Maximum temperature extremes reduce the nesting success of birds across the United States by nearly 50% in agricultural landscapes but not forests, according to a new study based on more than 20 years of citizen-science nest-monitoring data.
The findings show that future warming may exacerbate the negative effects of habitat conversion on bird fitness, especially among species of conservation concern in human-dominated landscapes. Habitat conversion and climate change are fundamental drivers of biodiversity loss worldwide. However, the effects of each are often analyzed in isolation, despite the understanding that the fate of many species will ultimately depend on how these dual stresses interact.
By removing insulating tree canopies or other complex microhabitats, many forms of habitat conversion (e.g., agricultural expansion) can expose species to more pronounced climate extremes. For example, agricultural landscapes regularly reach temperatures more than 10 degrees Celsius higher than in nearby natural habitats. As a result, agricultural and other human-dominated landscapes may become less hospitable for species, including habitat generalist birds, who are particularly sensitive to temperature extremes.
Despite this, the interactive effects of climate and land-use change aren’t fully understood. Using data from Project NestWatch – a citizen-science nest-monitoring program – Katherine Lauck and colleagues examined how extreme heat influences birds’ fledgling success in different land-use types within the continental U.S. Lauck et al. analyzed 152,863 nesting attempts by 58 bird species across 23 years at sites in forests, grasslands, agricultural settings, and developed areas. They compared nest success to temperature extremes recorded for each region, during each attempt. They report that the probability of a nest successfully fledging at least one young bird declined by 46% during extreme warm temperature anomalies in agricultural settings.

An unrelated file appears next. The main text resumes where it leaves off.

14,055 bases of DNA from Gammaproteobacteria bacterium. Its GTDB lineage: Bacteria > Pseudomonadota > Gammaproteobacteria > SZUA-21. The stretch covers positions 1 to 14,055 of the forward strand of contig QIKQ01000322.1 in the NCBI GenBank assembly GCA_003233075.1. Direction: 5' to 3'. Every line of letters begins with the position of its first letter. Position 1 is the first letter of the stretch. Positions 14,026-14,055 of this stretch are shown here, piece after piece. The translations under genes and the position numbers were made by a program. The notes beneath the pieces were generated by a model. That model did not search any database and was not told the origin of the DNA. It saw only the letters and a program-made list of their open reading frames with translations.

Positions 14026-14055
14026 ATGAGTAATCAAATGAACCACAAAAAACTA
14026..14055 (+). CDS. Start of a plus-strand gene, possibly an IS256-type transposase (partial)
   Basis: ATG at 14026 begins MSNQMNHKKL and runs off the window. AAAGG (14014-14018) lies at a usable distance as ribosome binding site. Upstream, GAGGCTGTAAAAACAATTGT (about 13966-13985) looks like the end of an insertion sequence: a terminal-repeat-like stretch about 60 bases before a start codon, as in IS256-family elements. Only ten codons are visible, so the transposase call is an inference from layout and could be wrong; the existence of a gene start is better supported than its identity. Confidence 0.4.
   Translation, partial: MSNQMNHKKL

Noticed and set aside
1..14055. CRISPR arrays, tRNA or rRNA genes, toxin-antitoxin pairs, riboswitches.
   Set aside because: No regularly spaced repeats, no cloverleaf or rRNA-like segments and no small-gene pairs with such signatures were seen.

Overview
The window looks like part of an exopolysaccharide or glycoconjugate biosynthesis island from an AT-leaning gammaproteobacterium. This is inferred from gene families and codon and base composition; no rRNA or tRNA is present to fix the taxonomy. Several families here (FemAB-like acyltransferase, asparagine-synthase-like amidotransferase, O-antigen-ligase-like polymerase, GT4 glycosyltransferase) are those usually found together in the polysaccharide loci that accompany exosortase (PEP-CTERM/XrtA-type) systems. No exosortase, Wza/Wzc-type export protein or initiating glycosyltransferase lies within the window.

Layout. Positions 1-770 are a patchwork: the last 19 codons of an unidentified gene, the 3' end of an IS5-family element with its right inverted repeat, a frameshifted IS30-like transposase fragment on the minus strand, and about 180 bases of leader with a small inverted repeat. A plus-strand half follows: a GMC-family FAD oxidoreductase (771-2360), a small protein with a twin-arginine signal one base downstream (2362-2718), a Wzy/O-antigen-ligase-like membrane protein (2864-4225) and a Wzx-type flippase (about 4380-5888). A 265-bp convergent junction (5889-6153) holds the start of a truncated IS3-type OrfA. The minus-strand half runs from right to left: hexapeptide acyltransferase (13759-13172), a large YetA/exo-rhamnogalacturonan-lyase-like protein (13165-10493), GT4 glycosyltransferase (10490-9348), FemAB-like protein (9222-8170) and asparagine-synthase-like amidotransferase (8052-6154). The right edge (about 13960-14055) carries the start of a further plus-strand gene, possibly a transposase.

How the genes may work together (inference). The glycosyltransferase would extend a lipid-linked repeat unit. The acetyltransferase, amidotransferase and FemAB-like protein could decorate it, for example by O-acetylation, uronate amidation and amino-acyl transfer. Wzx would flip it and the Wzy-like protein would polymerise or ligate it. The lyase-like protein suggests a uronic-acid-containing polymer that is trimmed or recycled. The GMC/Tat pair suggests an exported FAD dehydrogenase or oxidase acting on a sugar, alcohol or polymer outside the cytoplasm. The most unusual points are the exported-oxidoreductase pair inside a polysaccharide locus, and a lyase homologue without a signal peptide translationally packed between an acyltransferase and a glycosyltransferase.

In contrast, extreme heat increased the reproductive success of birds in forested areas by 14% during extreme warm temperatures, perhaps due to cooling from the forest canopy or a reduced need for thermoregulatory care. Importantly, Lauck et al. note, however, that this positive relationship does not suggest that climate change is an overall benefit to forest birds, overall. The findings also show that birds that build exposed cup nests and species of higher conservation concern, like the oak titmouse or chestnut-backed chickadee, for example, were particularly vulnerable to heat extremes in agricultural landscapes.